Newtonsoft.Json 8.0.0

Searched Locations:
  C:\Users\davifowl\Documents\Visual Studio 14\Projects\ClassLibrary39\src\{name}\project.json
  C:\Users\davifowl\Documents\Visual Studio 14\Projects\ClassLibrary39\test\{name}\project.json
  C:\Users\davifowl\.dnx\packages\{name}\{version}\{name}.nuspec
  C:\Program Files (x86)\Reference Assemblies\Microsoft\Framework\.NETFramework\v4.5.1\{name}.dll
  C:\Program Files (x86)\Reference Assemblies\Microsoft\Framework\.NETFramework\v4.5.1\Facades\{name}.dll
  C:\WINDOWS\Microsoft.NET\assembly\GAC_32\{name}\{version}\{name}.dll
  C:\WINDOWS\Microsoft.NET\assembly\GAC_64\{name}\{version}\{name}.dll
  C:\WINDOWS\Microsoft.NET\assembly\GAC_MSIL\{name}\{version}\{name}.dll

Try running 'kpm restore'.

   at Microsoft.Framework.Runtime.DefaultHost.GetEntryPoint(String applicationName)
   at Microsoft.Framework.ApplicationHost.Program.ExecuteMain(DefaultHost host, String applicationName, String[] args)
   at Microsoft.Framework.ApplicationHost.Program.Main(String[] args)

The runtime basically tries to validate that the entire dependency graph is resolved before attempting to run. If it suggests running kpm restore it’s because it can’t find the dependencies listed.

Another reason why you might get this error is if you’re running the wrong dnx flavor. If your application only specifies dnx451 and you try to run the CoreCLR dnx, you might see a similar problem. Pay close attention to the target framework in the error message:

For running:

dnx4x - runs on dnx-clr-{etc}
dnxcore50 - runs on dnx-coreclr-{etc}

When you’re trying to run, you should remember that mental mapping from clr to target framework defined in your project.json.

This also shows up in Visual Studio under the references node:

 

The nodes marked as yellow are unresolved.

These also show up in the error list:

Building

These errors also show up when building. When building from the command line, the output is very verbose and can be extremely useful when diagnosing problems:

> kpm build

Building ClassLibrary39 for DNX,Version=v4.5.1
  Using Project dependency ClassLibrary39 1.0.0
    Source: C:\Users\davifowl\Documents\Visual Studio 14\Projects\ClassLibrary39\src\ClassLibrary39\project.json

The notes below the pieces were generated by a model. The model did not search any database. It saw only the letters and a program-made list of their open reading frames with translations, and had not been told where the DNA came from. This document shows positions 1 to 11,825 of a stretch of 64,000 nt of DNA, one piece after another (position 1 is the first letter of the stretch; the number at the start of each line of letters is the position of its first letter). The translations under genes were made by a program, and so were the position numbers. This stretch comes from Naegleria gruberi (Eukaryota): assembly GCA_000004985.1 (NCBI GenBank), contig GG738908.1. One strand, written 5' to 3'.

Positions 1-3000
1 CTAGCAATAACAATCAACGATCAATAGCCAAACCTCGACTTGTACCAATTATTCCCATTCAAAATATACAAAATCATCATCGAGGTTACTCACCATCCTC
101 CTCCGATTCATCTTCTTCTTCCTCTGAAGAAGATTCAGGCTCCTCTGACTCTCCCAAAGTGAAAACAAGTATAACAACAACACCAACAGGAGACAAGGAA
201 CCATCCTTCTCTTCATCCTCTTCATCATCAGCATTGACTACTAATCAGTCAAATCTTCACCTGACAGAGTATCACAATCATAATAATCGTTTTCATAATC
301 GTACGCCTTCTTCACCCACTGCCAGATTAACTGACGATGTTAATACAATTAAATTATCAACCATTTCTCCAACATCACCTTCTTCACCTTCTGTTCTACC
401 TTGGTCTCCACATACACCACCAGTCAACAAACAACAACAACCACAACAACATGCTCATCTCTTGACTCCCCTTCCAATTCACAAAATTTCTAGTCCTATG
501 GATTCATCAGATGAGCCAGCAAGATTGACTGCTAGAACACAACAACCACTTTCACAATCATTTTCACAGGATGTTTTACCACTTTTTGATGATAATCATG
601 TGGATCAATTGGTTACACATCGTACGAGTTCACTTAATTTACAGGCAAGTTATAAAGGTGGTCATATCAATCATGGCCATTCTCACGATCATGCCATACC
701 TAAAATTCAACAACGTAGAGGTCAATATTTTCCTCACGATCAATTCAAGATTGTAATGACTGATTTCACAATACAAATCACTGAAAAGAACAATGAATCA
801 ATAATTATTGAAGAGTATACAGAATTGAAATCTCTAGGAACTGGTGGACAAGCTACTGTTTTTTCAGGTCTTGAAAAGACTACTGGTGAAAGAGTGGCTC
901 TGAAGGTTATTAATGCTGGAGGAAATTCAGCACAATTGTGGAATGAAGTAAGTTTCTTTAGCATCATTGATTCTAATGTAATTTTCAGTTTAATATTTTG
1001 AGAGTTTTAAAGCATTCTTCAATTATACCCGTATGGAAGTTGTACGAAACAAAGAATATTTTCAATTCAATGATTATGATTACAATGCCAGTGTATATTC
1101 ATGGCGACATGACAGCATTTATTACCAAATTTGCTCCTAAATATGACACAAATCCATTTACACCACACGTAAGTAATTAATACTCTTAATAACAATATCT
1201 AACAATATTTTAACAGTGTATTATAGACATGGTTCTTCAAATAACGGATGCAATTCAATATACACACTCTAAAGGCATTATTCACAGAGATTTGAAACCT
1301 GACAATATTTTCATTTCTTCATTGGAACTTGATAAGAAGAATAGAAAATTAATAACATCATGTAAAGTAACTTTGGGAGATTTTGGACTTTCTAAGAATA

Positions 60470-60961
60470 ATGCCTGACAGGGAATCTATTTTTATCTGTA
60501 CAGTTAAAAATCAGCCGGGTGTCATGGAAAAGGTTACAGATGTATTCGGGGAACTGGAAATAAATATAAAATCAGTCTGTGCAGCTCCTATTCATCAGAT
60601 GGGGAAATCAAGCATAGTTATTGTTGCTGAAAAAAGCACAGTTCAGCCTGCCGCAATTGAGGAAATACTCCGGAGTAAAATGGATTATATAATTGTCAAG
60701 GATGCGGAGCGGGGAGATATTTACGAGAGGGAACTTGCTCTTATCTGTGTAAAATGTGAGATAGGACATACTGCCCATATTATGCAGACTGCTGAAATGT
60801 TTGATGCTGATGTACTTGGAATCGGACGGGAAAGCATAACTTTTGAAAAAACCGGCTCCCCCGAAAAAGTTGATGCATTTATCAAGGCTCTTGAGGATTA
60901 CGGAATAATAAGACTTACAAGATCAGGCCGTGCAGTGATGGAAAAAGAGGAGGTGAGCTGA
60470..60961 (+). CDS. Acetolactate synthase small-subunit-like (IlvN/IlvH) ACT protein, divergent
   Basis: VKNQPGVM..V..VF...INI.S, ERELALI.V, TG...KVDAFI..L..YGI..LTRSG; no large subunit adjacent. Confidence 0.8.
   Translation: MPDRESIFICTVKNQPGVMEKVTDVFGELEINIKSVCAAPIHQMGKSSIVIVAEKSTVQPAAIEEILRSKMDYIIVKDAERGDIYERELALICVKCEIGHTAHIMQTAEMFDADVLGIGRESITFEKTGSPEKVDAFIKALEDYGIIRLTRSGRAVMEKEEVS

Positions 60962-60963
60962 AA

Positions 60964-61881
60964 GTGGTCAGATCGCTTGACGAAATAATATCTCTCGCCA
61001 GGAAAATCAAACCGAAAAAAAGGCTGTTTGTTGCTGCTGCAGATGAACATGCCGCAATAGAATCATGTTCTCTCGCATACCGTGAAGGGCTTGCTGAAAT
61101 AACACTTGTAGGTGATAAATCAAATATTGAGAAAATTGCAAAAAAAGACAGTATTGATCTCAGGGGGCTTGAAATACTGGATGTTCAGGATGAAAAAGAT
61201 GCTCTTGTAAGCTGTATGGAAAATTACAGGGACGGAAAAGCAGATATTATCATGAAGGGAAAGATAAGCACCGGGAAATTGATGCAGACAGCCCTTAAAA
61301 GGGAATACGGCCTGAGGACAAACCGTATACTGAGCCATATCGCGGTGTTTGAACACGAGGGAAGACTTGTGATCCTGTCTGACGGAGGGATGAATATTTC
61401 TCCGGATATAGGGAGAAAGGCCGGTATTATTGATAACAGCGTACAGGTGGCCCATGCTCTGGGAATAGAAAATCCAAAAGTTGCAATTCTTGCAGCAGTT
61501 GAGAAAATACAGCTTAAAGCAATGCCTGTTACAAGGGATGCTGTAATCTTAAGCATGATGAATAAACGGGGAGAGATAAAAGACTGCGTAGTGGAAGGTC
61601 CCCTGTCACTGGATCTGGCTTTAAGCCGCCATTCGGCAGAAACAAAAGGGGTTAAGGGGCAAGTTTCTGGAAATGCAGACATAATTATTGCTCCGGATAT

Using Assembly dependency framework/mscorlib 4.0.0.0
    Source: C:\Program Files (x86)\Reference Assemblies\Microsoft\Framework\.NETFramework\v4.5.1\mscorlib.dll

  Using Assembly dependency framework/System 4.0.0.0
    Source: C:\Program Files (x86)\Reference Assemblies\Microsoft\Framework\.NETFramework\v4.5.1\System.dll

  Using Assembly dependency framework/System.Core 4.0.0.0
    Source: C:\Program Files (x86)\Reference Assemblies\Microsoft\Framework\.NETFramework\v4.5.1\System.Core.dll

  Using Assembly dependency framework/Microsoft.CSharp 4.0.0.0
    Source: C:\Program Files (x86)\Reference Assemblies\Microsoft\Framework\.NETFramework\v4.5.1\Microsoft.CSharp.dll


Building ClassLibrary39 for DNXCore,Version=v5.0
  Using Project dependency ClassLibrary39 1.0.0
    Source: C:\Users\davifowl\Documents\Visual Studio 14\Projects\ClassLibrary39\src\ClassLibrary39\project.json

  Using Package dependency System.Console 4.0.0-beta-22709
    Source: C:\Users\davifowl\.dnx\packages\System.Console\4.0.0-beta-22709
    File: lib\contract\System.Console.dll

  Using Package dependency System.IO 4.0.10-beta-22231
    Source: C:\Users\davifowl\.dnx\packages\System.IO\4.0.10-beta-22231
    File: lib\contract\System.IO.dll

  Using Package dependency System.Runtime 4.0.20-beta-22231
    Source: C:\Users\davifowl\.dnx\packages\System.Runtime\4.0.20-beta-22231
    File: lib\contract\System.Runtime.dll

  Using Package dependency System.Text.Encoding 4.0.10-beta-22231
    Source: C:\Users\davifowl\.dnx\packages\System.Text.Encoding\4.0.10-beta-22231
    File: lib\contract\System.Text.Encoding.dll

  Using Package dependency System.Threading.Tasks 4.0.10-beta-22231
    Source: C:\Users\davifowl\.dnx\packages\System.Threading.Tasks\4.0.10-beta-22231
    File: lib\contract\System.Threading.Tasks.dll

The output shows all of the assemblies passed into the compiler from packages and project references. When you start getting build failures, it’s useful to look here to make sure that the package you are using actually works on that target platform.

Here’s an example of a package that doesn’t work on dnxcore50:

{
    "version": "1.0.0-*",
    "dependencies": {
        "Microsoft.Owin.Host.SystemWeb": "3.0.0"
    },

    "frameworks": {
        "dnx451": {
            "dependencies": {
            }
        },
        "dnxcore50": {
            "dependencies": {
                "System.Console": "4.0.0-beta-22709"
            }
        }
    }
}

Microsoft.Owin.Host.SystemWeb version 3.0.0 does not have any assemblies that run on dnxcore50 (take a look at the unzipped package’s lib folder). When we run kpm build:

Notice it says “using Package Microsoft.Owin.Host.SystemWeb” but there is not “File:”. This could be the reason for a build failure.

 

Adapted from here